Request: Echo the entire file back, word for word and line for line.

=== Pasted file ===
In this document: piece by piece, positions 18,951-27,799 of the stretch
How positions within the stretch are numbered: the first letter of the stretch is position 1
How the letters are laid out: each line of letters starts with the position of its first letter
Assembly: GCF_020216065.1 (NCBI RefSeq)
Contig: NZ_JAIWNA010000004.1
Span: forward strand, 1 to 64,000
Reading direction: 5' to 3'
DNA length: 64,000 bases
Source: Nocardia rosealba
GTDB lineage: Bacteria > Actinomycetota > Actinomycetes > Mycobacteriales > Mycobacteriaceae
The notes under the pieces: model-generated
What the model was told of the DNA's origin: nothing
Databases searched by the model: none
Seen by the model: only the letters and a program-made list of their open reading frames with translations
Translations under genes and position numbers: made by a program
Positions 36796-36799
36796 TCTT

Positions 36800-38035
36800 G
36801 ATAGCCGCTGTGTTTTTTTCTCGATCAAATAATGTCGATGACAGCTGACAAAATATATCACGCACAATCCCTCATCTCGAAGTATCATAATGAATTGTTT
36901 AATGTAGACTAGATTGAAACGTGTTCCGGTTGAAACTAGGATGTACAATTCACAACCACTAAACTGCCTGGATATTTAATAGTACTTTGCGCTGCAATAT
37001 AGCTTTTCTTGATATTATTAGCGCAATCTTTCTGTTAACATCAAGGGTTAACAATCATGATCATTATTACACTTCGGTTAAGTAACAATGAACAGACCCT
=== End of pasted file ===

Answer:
In this document: piece by piece, positions 18,951-27,799 of the stretch
How positions within the stretch are numbered: the first letter of the stretch is position 1
How the letters are laid out: each line of letters starts with the position of its first letter
Assembly: GCF_020216065.1 (NCBI RefSeq)
Contig: NZ_JAIWNA010000004.1
Span: forward strand, 1 to 64,000
Reading direction: 5' to 3'
DNA length: 64,000 bases
Source: Nocardia rosealba
GTDB lineage: Bacteria > Actinomycetota > Actinomycetes > Mycobacteriales > Mycobacteriaceae
The notes under the pieces: model-generated
What the model was told of the DNA's origin: nothing
Databases searched by the model: none
Seen by the model: only the letters and a program-made list of their open reading frames with translations
Translations under genes and position numbers: made by a program
Positions 36796-36799
36796 TCTT

Positions 36800-38035
36800 G
36801 ATAGCCGCTGTGTTTTTTTCTCGATCAAATAATGTCGATGACAGCTGACAAAATATATCACGCACAATCCCTCATCTCGAAGTATCATAATGAATTGTTT
36901 AATGTAGACTAGATTGAAACGTGTTCCGGTTGAAACTAGGATGTACAATTCACAACCACTAAACTGCCTGGATATTTAATAGTACTTTGCGCTGCAATAT
37001 AGCTTTTCTTGATATTATTAGCGCAATCTTTCTGTTAACATCAAGGGTTAACAATCATGATCATTATTACACTTCGGTTAAGTAACAATGAACAGACCCT